A typical mediation process contains three discussions. First, both parties speak to a mediator together. Then, both address each other in the presence of the mediator, who will help resolve conflicts as they arise. Finally, the plaintiff and the defendant get to speak with the mediator alone. The process is much like a formal discussion with the end goal of coming to an agreement. Generally, this works, but when it does not, the case may carry on to the trial phase.

Recoverable Damages From a Personal Injury Case

Damages specifically refers to the financial compensation owed to you for your losses. In personal injury cases, there are two types of damages, compensatory and punitive. Compensatory damages also include two categories, specific and general damages.

Specific Damages

Specific damages refer to the financial losses caused by the accident. They include:

  • Payment for medical treatment for injuries, including current and future care
  • Payment for lost wages caused by missed work and future missed work
  • Loss of earning ability caused by permanent disability hindering you from holding the same job position you did before the accident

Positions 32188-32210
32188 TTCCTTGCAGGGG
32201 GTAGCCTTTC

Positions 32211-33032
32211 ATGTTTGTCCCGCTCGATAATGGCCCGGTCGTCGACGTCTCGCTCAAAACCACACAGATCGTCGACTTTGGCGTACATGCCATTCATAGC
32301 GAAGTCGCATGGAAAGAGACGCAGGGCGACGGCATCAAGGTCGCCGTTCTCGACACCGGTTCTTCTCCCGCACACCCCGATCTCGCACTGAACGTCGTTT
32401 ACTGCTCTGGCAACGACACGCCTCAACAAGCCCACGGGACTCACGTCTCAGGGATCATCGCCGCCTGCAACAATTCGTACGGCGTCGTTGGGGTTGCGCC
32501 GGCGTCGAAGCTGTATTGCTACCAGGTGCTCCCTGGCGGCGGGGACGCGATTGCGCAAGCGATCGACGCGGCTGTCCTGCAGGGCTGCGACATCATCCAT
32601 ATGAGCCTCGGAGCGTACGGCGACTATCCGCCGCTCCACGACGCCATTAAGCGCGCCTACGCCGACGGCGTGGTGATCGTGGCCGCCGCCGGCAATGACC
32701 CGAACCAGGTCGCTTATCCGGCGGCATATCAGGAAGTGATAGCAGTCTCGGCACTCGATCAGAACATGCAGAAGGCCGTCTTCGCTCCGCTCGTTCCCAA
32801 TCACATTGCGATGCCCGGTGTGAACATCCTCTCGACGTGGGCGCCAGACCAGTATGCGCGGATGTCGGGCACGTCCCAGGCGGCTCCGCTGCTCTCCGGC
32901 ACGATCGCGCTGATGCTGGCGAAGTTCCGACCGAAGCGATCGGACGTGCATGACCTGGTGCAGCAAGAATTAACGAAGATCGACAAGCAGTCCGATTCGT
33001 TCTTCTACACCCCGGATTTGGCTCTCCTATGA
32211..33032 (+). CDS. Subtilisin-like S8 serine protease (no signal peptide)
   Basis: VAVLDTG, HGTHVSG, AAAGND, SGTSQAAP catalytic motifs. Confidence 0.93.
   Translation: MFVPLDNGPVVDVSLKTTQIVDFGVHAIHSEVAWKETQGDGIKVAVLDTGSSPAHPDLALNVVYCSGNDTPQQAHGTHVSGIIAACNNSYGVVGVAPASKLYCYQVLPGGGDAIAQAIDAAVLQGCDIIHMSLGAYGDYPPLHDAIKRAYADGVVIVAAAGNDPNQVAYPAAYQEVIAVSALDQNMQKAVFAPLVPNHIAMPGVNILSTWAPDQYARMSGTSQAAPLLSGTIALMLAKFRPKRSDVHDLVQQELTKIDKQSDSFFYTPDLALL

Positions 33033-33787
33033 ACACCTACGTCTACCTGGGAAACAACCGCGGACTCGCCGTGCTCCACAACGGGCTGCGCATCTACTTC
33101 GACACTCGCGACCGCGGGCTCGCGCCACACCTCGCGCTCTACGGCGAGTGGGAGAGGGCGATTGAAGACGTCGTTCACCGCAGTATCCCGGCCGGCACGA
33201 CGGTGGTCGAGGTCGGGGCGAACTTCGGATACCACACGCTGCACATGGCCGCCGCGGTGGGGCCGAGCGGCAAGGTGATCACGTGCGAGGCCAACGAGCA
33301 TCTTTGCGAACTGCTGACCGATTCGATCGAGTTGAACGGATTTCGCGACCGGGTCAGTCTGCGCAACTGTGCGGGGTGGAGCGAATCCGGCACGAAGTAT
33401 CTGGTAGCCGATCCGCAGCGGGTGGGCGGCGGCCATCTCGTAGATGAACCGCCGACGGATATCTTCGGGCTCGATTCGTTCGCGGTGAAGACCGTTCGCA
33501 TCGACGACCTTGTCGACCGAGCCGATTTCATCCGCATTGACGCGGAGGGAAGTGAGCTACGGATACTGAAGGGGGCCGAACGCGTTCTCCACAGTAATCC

• Payment for property damage
  • Funeral and burial expenses
  • Any other costs related to the accident and injuries

You must provide proof of your loss to receive compensation for these damages. For example, your attorney will collect medical records and bills, pay stubs from before and after the accident, past tax filings, and any evidence of property damage.

General Damages

General damages differ from specific damages because they can be more subjective. Examples include:

  • Pain and suffering from physical injuries
  • Loss of enjoyment
  • Loss of consortium, typically referring to the death of a spouse
  • Loss of companionship
  • Loss of reputation, typically the result of a defamation personal injury
  • Mental anguish or emotional distress